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PART 2: Jeff Kanel offers thoughts on successful SBIR proposals

RAE-tekno(EDITOR’S NOTE: This is the second article in a two-part series examining a Johnson City-based company’s successful use of Small Business Innovation Research Grants to scale its business model.)

By Tom Ballard, Chief Alliance Officer, Pershing Yoakley & Associates, P.C.

Jeff Kanel, Chief Executive Officer of Renewable Algal Energy, LLC (RAE), has been very focused and purposeful in using the Small Business Innovation Research (SBIR) program to strategically advance the company.

The Johnson City-based enterprise has developed and demonstrated patented technology that provides an economical and sustainable route for algal products to serve the nutraceutical, animal nutrition, and renewable fuels markets.

Over a roughly six-year period, RAE has successfully won Phase I, II and III awards that have proven the viability of the technology, helped fund work to validate the financial model and scalability of the technology, and deploy a semi-works facility.

Today, RAE has strategic relationships, customers, and a technology proving ground in Arizona as well as a North-American developer with a site that is permitted for the deployment of RAE Technology. .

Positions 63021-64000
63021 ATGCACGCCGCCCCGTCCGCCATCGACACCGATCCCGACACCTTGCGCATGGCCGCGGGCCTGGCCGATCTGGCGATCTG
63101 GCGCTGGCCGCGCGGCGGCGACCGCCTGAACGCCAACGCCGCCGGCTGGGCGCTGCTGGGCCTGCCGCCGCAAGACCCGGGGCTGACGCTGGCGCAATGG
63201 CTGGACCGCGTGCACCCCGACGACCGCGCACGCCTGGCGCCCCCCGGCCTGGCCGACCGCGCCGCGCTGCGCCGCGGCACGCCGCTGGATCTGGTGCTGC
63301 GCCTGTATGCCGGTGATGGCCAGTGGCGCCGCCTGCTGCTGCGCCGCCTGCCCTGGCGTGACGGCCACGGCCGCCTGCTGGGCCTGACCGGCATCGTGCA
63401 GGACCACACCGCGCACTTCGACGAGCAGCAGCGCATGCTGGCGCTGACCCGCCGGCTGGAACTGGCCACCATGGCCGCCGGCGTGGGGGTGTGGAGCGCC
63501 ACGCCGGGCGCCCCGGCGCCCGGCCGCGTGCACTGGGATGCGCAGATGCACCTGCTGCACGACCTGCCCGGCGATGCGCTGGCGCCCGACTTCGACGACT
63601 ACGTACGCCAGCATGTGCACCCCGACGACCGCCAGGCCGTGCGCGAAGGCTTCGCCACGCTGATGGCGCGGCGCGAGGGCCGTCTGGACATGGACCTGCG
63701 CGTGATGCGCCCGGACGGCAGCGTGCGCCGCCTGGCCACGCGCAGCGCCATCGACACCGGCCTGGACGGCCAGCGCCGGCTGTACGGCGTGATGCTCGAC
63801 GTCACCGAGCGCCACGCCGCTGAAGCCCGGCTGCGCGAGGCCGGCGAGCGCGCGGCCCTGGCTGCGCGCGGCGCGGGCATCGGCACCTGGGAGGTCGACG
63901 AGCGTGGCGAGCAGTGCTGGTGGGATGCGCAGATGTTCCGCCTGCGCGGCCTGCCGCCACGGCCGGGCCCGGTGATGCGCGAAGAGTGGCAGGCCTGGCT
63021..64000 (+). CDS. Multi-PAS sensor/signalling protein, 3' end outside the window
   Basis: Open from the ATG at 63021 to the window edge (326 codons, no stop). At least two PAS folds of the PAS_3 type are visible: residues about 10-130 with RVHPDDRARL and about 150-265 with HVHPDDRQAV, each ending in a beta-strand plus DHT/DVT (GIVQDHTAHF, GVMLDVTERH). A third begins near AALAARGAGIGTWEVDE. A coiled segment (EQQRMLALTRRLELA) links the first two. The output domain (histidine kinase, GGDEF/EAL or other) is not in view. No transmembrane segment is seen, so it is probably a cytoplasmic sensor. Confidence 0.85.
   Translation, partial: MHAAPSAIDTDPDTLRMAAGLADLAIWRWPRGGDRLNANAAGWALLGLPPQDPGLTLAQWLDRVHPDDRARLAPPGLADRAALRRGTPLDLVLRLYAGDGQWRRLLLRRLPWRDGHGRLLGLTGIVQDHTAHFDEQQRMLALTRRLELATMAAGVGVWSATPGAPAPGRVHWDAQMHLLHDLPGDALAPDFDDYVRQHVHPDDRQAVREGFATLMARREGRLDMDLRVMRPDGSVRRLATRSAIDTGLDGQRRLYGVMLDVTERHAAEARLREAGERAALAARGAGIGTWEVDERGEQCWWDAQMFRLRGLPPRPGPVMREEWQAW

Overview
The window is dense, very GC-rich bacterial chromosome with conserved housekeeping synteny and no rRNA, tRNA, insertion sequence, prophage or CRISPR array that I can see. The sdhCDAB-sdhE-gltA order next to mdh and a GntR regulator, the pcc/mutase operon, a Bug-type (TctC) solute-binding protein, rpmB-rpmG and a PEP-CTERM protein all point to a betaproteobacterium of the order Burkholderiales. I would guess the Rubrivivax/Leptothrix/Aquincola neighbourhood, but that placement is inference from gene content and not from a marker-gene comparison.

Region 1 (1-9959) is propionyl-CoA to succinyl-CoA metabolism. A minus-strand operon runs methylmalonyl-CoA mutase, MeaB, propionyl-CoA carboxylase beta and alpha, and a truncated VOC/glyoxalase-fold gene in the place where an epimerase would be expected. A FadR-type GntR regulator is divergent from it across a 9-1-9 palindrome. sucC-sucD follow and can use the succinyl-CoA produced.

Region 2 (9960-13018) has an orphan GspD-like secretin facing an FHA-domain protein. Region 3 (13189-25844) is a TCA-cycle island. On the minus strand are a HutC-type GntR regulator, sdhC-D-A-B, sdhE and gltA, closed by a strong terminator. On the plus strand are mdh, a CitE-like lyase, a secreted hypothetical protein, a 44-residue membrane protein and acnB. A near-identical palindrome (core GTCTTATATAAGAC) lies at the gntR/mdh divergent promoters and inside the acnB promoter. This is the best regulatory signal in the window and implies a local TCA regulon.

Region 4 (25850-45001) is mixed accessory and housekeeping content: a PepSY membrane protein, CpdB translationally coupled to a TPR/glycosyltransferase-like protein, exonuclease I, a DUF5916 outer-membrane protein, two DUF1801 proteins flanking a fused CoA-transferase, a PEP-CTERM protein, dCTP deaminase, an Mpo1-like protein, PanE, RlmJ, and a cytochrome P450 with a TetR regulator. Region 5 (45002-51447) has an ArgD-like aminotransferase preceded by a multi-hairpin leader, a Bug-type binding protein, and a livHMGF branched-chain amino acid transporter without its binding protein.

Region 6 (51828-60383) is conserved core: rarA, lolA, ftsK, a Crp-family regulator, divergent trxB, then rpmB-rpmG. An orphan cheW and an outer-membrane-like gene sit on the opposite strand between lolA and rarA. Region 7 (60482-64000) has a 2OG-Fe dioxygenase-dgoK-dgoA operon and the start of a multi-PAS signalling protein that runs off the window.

“By going through the SBIR Phase I, we matched-up a proof on concept (that showed) what we were doing had a chance of success,” Kanel said. The proposal was submitted to the U.S. Department of Energy (DOE) in 2007. The award and work were conducted in 2008.

Phase II, again funded by DOE, ran from 2009 to 2012, with RAE collecting considerable amounts of data to show financial viability and technology scalability.

“We were moving the proof of concept to commercialization,” Kanel says in describing that period.

Phase III, which ran from 2012 into 2014, was an accelerator period when RAE deployed the technology in a semi-works scale effort designed to reduce the technology risk. This final phase helped RAE to secure contracts with interested partners.

In mid-2014, the company announced two strategic partnerships. One was an off-take agreement with Neste Oil Corporation, the world’s largest producer of renewable diesel fuel. Under the arrangement, Neste can purchase RAE’s crude algae oil on a commercial scale for use as a feedstock for producing renewable fuel.

“This is a significant contract for us,” Kanel said.

The other agreement is with ABB, a global power and automation firm based in Switzerland. RAE’s business model calls for it to produce equipment that harvests and extracts algae and its co-products – oil for renewable fuels and proteins and carotenoids for animal feed and nutritional supplements. ABB will supply control systems, instrumentation, low voltage electrical equipment and variable speed drives that will help RAE’s integrated algal production systems operate efficiently and reliably.

“ABB has support facilities around the world,” Kanel says. This allows us to deploy our technology globally and leverage ABB’s world-wide technical support.”

It is expected that the first commodity-scale deployment of RAE technology will be at a site in North America that covers thousands of acres and that is being developed by a RAE member.

“This was a nice first step in our commercialization efforts,” Kanel said.

For those considering pursuit of SBIR grants, it’s clear that the federal funding source had a solid impact on RAE’s development.


Tom Ballard

By Tom Ballard, Chief Alliance Officer,
Pershing Yoakley & Associates. P.C.

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